"Genetic network theory has arguably less explanatory power than the segment triangulation methodology that genetic genealogists have employed for years. Genetic network theory claims that if a ring of people share DNA with at least one other person in the group and they claim descent from a common ancestral couple, then the known common ancestors are the source of the shared DNA. The flaw in the genetic network theory is that it fails to account for endogamy, pedigree collapse, and the possibility that the various members of a DNA Circle group share – and likely inherited their common DNA from – multiple family lines other than the one illustrated in the circle/discovery ecosystem. Segment triangulation, on the other hand, is a more precise methodology that alleges that in many cases a group of people all sharing the same DNA segment inherited that DNA segment from a common ancestor. Segment triangulation, while not flawless (some shared DNA segments are artifacts of ancient population bottlenecks and evolutionary changes in humans), seems far more logical than the genetic network theory AncestryDNA espouses.
"Even AncestryDNA staffer Dr. Julie Granka has conceded “The reality is that if you share DNA with members of a DNA Circle, it does not necessarily mean that you also share the DNA Circle ancestor. You could instead have another ancestor in common with the Circle members – for example, if the Circle ancestor is the sister of your great-grandmother. You could also share several different common ancestors with multiple members of the Circle – even if none of them are actually the ancestor of the Circle.” Segment triangulation with an onsite chromosome browser would permit customers in many cases to sidestep some of the imprecision that the genetic network theory-powered Circles and Discoveries engender. This would also provide, as customers of Family Tree DNA and 23andMe know, an extra layer of quality control, quality control that AncestryDNA desperately needs.
"However, despite Dr. Granka’s admission, AncestryDNA continues to deny customers the convenience of an onsite chromosome browser or even matching DNA segment data, preventing customers from employing more illuminating analysis on their site and almost forcing them to accept the questionable, if not erroneous claims their flawed systems all too often generate. This is not a breakthrough, but instead a clear backward step."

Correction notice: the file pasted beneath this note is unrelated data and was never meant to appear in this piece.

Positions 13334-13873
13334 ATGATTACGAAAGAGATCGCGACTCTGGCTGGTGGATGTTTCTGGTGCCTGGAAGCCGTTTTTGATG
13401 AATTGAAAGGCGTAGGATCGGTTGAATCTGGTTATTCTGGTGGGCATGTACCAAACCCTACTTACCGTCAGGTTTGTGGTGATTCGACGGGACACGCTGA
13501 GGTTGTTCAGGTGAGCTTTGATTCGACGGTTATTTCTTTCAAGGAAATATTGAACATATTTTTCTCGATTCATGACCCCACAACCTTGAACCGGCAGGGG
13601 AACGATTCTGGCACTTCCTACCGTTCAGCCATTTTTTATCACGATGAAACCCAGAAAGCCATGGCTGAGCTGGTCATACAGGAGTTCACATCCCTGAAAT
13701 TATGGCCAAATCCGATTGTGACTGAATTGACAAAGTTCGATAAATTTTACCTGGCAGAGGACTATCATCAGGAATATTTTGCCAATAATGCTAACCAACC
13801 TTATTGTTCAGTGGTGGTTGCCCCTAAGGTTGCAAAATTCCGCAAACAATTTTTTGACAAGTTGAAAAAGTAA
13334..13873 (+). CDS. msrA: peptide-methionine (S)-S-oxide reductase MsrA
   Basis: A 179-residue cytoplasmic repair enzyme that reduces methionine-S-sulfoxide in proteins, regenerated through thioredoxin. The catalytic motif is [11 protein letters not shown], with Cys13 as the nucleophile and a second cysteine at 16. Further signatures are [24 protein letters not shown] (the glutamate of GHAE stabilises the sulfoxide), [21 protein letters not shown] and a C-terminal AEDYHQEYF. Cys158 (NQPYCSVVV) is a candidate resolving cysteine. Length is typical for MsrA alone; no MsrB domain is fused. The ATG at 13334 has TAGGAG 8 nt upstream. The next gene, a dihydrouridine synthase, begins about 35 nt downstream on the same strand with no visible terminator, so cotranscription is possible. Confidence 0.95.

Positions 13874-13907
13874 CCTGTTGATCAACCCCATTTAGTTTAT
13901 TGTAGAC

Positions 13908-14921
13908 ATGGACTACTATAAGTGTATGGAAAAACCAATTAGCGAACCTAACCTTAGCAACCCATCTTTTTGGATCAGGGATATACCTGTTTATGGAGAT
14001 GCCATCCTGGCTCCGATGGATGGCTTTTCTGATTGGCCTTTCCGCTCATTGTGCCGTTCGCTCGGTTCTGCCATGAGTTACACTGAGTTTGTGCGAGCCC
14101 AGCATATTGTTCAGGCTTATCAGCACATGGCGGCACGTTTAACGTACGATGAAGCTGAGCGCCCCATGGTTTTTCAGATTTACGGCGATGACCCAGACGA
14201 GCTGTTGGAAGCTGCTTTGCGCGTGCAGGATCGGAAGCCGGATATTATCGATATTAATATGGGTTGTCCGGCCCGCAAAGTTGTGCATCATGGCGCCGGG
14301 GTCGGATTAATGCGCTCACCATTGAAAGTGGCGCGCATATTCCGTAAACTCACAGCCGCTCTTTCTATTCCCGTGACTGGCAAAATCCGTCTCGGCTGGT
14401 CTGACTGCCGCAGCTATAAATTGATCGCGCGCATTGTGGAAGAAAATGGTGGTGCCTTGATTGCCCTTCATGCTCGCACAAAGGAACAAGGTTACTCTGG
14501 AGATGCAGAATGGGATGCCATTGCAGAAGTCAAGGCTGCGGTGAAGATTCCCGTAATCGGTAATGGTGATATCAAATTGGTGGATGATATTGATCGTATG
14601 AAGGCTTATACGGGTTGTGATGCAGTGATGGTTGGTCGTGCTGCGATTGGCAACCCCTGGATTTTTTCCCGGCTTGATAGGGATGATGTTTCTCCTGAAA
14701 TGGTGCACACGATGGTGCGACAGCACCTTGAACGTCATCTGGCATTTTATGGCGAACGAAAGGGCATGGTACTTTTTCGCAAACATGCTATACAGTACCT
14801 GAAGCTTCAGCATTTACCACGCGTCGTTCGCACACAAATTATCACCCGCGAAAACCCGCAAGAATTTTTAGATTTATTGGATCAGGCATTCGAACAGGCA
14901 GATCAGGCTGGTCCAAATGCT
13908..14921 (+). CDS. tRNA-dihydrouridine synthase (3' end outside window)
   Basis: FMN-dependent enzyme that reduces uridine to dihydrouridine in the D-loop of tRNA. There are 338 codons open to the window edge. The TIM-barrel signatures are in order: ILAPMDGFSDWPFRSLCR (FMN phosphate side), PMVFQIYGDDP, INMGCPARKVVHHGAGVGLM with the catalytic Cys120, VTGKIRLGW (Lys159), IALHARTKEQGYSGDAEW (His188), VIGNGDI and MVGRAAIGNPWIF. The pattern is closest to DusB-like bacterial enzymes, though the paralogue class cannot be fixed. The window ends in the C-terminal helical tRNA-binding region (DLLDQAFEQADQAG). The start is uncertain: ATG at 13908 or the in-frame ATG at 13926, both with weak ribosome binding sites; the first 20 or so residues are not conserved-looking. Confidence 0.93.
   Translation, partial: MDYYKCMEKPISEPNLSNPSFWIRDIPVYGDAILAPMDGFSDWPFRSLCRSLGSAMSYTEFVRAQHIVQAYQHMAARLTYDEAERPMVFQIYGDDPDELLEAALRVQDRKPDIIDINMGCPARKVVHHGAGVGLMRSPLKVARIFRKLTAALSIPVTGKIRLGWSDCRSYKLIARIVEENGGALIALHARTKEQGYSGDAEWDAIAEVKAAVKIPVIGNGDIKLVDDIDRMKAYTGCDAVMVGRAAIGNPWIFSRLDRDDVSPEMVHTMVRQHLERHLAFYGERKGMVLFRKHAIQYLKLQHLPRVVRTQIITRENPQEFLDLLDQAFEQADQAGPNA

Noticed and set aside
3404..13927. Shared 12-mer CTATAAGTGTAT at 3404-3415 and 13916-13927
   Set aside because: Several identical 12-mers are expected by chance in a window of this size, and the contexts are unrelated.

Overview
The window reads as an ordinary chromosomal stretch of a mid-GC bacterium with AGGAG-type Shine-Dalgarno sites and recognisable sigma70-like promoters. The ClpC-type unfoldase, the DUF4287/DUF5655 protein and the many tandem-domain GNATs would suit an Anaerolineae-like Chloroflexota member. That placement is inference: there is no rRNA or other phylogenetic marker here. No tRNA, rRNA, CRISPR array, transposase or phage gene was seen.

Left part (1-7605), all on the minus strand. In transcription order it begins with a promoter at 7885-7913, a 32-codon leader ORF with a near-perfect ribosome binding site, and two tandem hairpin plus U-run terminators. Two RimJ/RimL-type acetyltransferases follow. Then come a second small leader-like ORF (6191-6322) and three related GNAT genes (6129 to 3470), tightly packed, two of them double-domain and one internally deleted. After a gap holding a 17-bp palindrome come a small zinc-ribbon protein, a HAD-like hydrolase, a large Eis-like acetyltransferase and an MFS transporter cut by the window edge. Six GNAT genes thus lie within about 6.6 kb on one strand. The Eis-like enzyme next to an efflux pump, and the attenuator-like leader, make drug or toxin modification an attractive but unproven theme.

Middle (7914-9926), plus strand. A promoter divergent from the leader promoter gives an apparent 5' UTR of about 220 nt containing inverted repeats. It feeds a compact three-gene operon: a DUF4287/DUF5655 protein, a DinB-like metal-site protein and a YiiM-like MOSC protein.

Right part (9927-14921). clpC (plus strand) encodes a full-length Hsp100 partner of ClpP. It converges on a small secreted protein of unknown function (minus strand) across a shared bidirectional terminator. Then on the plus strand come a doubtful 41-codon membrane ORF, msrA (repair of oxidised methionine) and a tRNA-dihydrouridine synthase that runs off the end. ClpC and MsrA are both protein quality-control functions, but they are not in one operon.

Shannon has it absolutely correct. What probably ticked me off more than anything was the fact that even though many of the posters commented about the lack of a chromosome browser tool, Anna Swayne a DNA spokesperson at Ancestry who was answering the comments on their blog for them deliberately ignored them all and answered the fluff comments instead. This is not the first time she has done this and to be honest she once removed some simple suggestive comments I made on the same blog regarding this same subject. I'm surprised that she hasn't purged any of these latest comments that do not put their product in a favorable light.
I'm not sure what hard headed individual is driving these decisions at Ancestry but this whole thing is starting to get a bit more frustrating than it has in the past. Ancestry's refusal to even acknowledge the obvious raises a lot of important questions regarding their service and commitment to their customers to provide a quality service. Glitz doesn't excitement me, accurate comprehensive genealogical research does.
My advice to my students is to continue to document your results as I have indicated in past classes and it would be best to ignore this new feature for the time being as I find it is a waste of time and energy. As I see it right now it has NO value or impact on your ongoing genetic genealogy research and I see no one in the future threatening Ancestry's patent on something that is this big of a big bust.
The Bottom line
From my Dad's DNA page ----